Real Estate companies have paging systems by which the companys receptionist can dispatch calls to the appropriate salesperson, or salespeople. If you call for Jeff Neumann and I am not in (quite possible), I will get a page dispatched to my cell phone. If you call on a listing that happens to be listed with more than one agent, the system has the flexibility to page the same message to multiple recipients. On the odd occasion that we want to send all of our salespeople the same message, we send what is known as an all page. A handy thing, until it isnt.
Several years ago I, and every salesperson in our office, received an all page from our front desk. It read: would whoever borrowed the stapler from the front desk kindly return it please and thank you. An innocuous message from someone rightly frustrated by the missing stapler you may say? As the person with the privilege of being accountable to the 50 or so people who chose to work with us, here is how I interpreted the situation: in all likelihood, the missing stapler was the work of one person, probably meaning no harm, walking off absentmindedly with the stapler. What is more, the receptionist, because they generally learn the habits of employees better than anyone else in the organization, probably had a very good idea as to the identity of the guilty party. Yet here we interrupted the days of 59 innocent parties with a message that did not apply to them. The problem with messages, is that hidden within them are often unintended messages the receiver may interpret – none of them useful for the ongoing function of the enterprise. Among them in this instance: the front desk is in disarray, doesnt have a stapler, the secretary is grumpy today, and we have a thief in our midst – I wonder what they may steal next!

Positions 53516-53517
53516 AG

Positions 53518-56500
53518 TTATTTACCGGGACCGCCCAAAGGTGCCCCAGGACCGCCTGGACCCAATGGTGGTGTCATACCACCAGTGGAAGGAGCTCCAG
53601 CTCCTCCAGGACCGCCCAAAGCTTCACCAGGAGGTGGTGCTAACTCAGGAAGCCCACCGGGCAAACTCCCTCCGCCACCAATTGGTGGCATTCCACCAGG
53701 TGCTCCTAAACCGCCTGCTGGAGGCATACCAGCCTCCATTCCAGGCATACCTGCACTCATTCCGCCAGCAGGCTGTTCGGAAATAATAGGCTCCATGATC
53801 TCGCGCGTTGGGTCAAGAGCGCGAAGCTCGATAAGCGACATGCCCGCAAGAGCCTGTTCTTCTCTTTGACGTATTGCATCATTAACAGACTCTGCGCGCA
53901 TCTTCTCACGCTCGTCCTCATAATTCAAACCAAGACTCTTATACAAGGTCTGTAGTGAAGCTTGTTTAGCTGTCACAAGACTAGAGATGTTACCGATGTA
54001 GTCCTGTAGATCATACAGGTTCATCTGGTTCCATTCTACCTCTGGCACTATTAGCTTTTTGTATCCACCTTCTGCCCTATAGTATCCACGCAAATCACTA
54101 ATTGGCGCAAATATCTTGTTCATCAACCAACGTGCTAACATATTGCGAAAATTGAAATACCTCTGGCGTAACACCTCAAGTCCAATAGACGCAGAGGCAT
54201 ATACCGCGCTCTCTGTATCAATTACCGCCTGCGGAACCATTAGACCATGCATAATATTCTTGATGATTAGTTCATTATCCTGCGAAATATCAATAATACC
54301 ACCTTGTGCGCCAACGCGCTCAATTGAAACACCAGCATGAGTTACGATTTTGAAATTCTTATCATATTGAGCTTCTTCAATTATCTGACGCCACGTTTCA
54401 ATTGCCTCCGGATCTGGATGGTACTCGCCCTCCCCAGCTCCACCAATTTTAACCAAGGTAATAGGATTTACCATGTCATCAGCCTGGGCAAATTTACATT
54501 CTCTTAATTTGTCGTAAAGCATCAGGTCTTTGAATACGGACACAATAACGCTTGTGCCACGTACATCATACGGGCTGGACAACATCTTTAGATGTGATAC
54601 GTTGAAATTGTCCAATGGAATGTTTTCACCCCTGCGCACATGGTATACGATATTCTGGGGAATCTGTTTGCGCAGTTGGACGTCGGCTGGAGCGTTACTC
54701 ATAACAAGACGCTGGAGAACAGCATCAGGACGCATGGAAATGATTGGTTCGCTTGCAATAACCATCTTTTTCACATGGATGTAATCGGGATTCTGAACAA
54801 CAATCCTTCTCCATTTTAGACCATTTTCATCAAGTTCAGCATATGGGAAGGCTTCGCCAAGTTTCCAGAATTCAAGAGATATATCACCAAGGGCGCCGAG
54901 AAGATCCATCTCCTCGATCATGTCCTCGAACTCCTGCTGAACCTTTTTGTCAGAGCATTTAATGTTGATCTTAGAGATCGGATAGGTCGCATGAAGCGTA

Admittedly, this is a relatively harmless example of something most of us have probably been guilty of on occasion -namely, spread a message to all, because addressing only the one who needs the message most seems like a lot of work, or perhaps feels a little outside our comfort zone. In essence, it is the easy way out, and I have been guilty of it many times myself.
When I used to coach hockey, I often found myself tempted to generalize my post game message after a loss. You got outworked tonight seemed to be a whole lot easier to say than identifying who worked hard and who in my view, let their teammates down. ( it results in fewer emails from parents too! ) But what message have I inadvertently delivered ? Not the one I intended. Not the one that the hard worker deserves to hear. And certainly not the one the lazy kid needs to hear. In one well meaning sentence, I have shirked my responsibility and done a disservice to all involved.
An all page, or any message delivered to the masses by any means is a blunt instrument, unless that message really is applicable to all. If it is only meant for the guy who borrowed the stapler, all I have achieved is taught the other 49 people to stop reading our messages. It would be far cheaper to buy a new stapler.
Thanks for reading,
P.S. lest our current cheerful staff fret, this is an old example committed by someone long moved on to better things!